Although there is nary a miss on The Rutles, "Hold My Hand" is among the tunes that work with intimate perfection. This has everything to do with Neil Innes' ability to emulate song styles without having to imitate or directly rip off a solo note for note or a lyric verbatim. Here he works on several strata at once within the context of numerous direct Beatles allusions. Innes makes these musical touchstones obvious to anyone and everyone who could mentally connect the song structure of "All My Loving" with lyrical references to "I Wanna Hold Your Hand." Indeed, this is sheer genius at work.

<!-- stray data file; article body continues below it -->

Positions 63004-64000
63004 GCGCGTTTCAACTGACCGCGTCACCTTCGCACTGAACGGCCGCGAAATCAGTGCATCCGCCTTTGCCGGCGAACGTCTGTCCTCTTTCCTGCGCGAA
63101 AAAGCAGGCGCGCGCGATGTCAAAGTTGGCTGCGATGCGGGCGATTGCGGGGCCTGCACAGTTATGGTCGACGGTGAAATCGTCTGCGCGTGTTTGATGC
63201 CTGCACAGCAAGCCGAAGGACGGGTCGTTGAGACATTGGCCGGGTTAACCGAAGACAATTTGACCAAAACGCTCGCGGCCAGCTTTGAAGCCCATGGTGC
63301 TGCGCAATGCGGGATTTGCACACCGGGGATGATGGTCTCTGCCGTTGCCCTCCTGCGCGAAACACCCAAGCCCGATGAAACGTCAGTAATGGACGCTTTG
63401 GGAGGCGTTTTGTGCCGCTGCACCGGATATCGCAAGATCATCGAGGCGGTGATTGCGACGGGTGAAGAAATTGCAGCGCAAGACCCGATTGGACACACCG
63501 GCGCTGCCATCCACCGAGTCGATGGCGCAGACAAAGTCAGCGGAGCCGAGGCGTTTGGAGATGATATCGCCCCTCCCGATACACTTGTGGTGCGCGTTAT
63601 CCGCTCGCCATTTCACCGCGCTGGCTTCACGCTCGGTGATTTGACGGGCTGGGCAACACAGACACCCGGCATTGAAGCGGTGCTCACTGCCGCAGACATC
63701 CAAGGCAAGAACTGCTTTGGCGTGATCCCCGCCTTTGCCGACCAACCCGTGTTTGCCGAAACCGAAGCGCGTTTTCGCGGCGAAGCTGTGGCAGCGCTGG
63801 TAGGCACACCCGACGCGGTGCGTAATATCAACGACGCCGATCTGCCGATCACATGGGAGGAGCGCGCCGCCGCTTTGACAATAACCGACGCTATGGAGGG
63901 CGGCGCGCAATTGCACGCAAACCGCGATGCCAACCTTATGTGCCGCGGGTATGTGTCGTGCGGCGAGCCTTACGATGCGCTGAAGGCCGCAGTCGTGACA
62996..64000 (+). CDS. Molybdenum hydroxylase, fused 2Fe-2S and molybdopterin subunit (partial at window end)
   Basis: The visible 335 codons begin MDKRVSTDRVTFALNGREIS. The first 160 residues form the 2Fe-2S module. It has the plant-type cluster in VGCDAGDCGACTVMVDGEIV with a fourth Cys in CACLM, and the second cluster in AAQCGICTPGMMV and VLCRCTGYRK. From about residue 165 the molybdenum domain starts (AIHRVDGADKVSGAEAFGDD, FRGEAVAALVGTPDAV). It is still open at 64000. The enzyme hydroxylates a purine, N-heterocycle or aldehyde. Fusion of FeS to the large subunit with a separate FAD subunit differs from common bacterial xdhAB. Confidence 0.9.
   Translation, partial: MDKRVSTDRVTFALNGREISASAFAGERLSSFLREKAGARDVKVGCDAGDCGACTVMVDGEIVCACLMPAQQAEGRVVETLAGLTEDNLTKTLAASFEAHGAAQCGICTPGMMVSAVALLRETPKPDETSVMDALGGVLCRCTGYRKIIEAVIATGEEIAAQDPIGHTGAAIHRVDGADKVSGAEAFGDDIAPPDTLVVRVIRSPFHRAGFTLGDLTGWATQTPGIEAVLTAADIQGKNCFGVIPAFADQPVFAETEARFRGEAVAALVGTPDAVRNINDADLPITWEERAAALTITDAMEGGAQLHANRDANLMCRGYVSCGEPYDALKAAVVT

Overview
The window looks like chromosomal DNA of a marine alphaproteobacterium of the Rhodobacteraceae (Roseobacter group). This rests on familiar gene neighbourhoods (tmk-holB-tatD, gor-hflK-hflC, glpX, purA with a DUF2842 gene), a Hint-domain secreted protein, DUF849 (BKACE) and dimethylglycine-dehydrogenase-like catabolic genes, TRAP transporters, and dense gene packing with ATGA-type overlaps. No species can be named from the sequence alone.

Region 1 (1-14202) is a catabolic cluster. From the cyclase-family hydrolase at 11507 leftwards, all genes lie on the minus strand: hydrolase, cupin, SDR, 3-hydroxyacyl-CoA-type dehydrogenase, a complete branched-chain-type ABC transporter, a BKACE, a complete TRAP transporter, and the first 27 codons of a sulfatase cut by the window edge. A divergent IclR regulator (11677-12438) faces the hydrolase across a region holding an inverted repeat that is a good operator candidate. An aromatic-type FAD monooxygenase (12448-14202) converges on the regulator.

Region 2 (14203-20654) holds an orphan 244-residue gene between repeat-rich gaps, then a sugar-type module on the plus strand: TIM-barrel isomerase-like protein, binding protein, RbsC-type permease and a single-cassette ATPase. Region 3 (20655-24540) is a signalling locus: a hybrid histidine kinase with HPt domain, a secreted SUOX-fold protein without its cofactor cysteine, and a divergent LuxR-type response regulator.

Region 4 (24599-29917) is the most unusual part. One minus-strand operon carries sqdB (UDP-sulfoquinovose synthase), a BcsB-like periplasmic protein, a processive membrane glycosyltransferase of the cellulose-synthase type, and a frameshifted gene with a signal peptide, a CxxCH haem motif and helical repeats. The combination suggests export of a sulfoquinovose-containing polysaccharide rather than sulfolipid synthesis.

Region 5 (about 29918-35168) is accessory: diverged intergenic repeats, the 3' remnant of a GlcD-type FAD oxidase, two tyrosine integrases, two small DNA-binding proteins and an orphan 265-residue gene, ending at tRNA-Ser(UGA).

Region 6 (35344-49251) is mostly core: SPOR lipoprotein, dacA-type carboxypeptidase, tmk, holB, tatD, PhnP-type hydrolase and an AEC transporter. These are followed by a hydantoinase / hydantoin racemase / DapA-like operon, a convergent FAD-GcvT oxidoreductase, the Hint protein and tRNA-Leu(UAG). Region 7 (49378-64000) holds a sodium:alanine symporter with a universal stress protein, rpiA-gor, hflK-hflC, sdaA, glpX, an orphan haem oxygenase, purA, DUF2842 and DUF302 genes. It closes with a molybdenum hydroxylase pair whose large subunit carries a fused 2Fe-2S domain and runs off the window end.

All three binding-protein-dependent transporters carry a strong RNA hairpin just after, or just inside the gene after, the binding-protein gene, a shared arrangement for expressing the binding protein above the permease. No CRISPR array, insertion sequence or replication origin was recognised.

Armed with the knowledge that he is far from the only person who maintains an active and somewhat personal relationship to practically every line of every Beatles song, Innes bounces back and forth incorporating a seemingly endless barrage of references throughout the two-minute-and-eight-second running time. Notable among these is the almost majestic chord sequence that opens both this track and "I Wanna Hold Your Hand." The lyrics likewise use much of the same pop love song imagery. The start-stop rhythm, and most specifically the vocal harmony tag during the final refrain, defer to the listener's existing rapport with "All My Loving" in order to maximize the effect and subsequent impression of familiarity. Although these are the most apparent connections, parallels could likewise be derived from other seminal Beatles tunes such as "Can't Buy Me Love," with it's strong chorus and driving 12-string electric guitar. The original LP version includes an extended "tuning" introduction to the song that features a nod to the "one-two-three-four" count off heard on "Taxman" as well as the jet airplane sound effects from the introduction of "Back in the U.S.S.R." This 20-second intro was edited from the 1990 Rhino CD.